The patient had sicca symptoms for 12 years and the result of her Schirmer’s test was less than five mm in both eyes; thus fulfilling the international criteria for diagnosis of SS.

A diagnosis of NMOSD and primary SS was made. The patient was started on intravenous methylprednisolone (one mg/kg body weight/day) for five days. As there was no improvement in the vision of the patient’s right eye, plasmapheresis was initiated for the patient on the sixth day. Despite undergoing four cycles of plasma exchange, vision in the patient’s right eye was unchanged and the visual acuity of her left eye was 6/7.5. The right disc showed resolution of disc swelling after three months with subsequent temporal pallor.

Discussion

This patient’s severe visual loss and degree of intraconal fat stranding was atypical for demyelinating ON or multiple sclerosis. She did not have any atherosclerotic risk factors or elevated levels of erythrocyte sedimentation rate to suggest non-arteritic and arteritic ischemic optic neuropathy respectively. The severe asymmetric bilateral optic neuropathy prompted a search for NMO and associated systemic autoimmune diseases such as SS.

CNS involvement in patients with Sjögren’s syndrome is much less common than peripheral nervous system involvement and ranges from 2% to 25% among patients [4,5]. Delalande et al. reviewed the neurologic manifestations in 82 patients with Sjögren’s syndrome and found that 13 out of 82 (16%) of patients had visual loss secondary to ON [1]. In another study by Gono et al., three of 17 (18%) primary Sjögren’s syndrome patients had ON [5].

NMO is characterized by significant morbidity in more than 90% of cases and more than half of the affected patients will be unable to ambulate without assistance and/or be functionally blind by five years [6].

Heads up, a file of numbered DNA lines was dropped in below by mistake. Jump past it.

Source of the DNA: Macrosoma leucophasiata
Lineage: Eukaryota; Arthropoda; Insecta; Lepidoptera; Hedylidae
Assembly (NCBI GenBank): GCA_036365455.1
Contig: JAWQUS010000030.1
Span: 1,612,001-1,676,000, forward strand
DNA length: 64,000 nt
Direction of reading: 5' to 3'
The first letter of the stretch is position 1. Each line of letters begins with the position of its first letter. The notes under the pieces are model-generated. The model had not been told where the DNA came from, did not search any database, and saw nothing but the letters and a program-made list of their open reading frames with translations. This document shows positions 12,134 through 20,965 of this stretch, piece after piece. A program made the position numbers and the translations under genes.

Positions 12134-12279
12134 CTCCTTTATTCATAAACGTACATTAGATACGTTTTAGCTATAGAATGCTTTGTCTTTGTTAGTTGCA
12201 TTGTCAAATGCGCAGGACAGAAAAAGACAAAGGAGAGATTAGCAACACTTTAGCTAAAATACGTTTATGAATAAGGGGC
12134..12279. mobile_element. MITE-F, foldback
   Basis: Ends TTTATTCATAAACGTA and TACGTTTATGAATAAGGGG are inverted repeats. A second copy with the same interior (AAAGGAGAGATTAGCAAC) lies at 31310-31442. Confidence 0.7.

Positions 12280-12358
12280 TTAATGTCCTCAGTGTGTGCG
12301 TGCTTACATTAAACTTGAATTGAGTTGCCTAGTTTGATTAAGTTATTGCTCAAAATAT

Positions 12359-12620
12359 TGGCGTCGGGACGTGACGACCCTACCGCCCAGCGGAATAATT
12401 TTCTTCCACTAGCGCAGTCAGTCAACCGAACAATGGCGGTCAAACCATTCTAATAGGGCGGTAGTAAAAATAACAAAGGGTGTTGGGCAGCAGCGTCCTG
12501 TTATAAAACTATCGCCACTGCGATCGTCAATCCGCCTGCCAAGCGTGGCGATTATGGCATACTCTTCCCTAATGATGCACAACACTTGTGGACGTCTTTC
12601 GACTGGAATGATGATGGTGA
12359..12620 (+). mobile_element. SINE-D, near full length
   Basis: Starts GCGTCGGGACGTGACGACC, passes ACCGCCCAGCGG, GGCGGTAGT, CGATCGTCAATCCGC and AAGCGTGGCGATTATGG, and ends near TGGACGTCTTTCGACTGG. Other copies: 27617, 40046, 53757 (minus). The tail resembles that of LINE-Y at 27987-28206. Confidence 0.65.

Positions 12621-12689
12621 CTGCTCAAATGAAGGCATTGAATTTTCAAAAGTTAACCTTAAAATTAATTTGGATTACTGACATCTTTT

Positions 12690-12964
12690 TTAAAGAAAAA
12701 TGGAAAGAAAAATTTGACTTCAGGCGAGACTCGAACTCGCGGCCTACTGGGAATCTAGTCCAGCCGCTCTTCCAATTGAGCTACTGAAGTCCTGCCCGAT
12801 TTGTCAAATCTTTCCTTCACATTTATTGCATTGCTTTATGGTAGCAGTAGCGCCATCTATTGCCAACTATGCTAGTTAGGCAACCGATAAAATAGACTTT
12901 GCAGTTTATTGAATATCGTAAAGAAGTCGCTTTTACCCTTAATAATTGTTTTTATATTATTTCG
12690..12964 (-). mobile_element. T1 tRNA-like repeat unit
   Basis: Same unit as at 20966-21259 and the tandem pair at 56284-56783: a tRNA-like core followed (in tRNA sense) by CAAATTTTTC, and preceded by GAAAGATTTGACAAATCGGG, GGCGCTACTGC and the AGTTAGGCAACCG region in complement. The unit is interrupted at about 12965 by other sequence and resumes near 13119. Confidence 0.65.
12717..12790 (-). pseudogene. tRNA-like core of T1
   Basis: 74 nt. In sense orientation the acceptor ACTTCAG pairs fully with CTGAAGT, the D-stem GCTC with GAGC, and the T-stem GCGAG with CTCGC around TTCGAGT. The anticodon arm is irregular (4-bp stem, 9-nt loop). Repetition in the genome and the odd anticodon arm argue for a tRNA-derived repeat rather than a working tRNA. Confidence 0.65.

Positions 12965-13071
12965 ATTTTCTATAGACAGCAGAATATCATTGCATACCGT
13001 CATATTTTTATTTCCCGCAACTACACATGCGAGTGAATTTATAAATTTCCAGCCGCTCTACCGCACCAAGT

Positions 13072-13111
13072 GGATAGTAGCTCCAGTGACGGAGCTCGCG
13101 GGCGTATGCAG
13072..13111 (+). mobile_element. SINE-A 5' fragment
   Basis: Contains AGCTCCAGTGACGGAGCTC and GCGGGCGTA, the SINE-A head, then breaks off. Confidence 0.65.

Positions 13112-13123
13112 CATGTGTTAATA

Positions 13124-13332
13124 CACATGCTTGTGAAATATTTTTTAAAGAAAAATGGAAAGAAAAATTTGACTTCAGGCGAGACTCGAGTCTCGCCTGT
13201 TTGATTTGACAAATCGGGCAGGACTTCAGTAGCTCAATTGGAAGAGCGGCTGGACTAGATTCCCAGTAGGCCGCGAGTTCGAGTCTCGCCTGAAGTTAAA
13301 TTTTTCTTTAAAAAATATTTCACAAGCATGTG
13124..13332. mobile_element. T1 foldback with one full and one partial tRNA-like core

An association between NMO, NMOSD and systemic autoimmune disease has been reported in the literature. To date, 26 cases of overlap SS and NMO have been identified [6]. Present studies indicate that ON in patients with SS who are seropositive for NMO-IgG signifies the coexistence of two autoimmune diseases rather than a secondary vasculitic complication of the systemic disease. Pittock et al. studied NMO or NMOSD patients who may or may not have overlap SS or systemic lupus erythematosus (SLE) disease and compared them with a control group of SS and/or SLE patients [7]. NMO-IgG was detected only in patients with NMO or NMOSD with or without SS or SLE and was consistently negative in the controls. Jarius et al. also studied serum samples from 109 patients with established or possible systemic autoimmune disease, and vasculitis for the presence of NMO-IgG [8]. They found that NMO-IgG was present only in patients with neurological manifestations consistent with NMO, NMOSD, recurrent ON or LETM. Patients with other neurological manifestations were seronegative. Furthermore, NMO-IgG serum titres in patients with NMOSD and systemic autoimmune disease did not differ significantly from those in a group of unselected control patients with NMOSD but no systemic autoimmune disease. The above studies support the concept of NMO-IgG being involved in the pathogenesis of these neurological diseases and argue against it being part of the polyclonal B cell activation found in systemic autoimmune disease.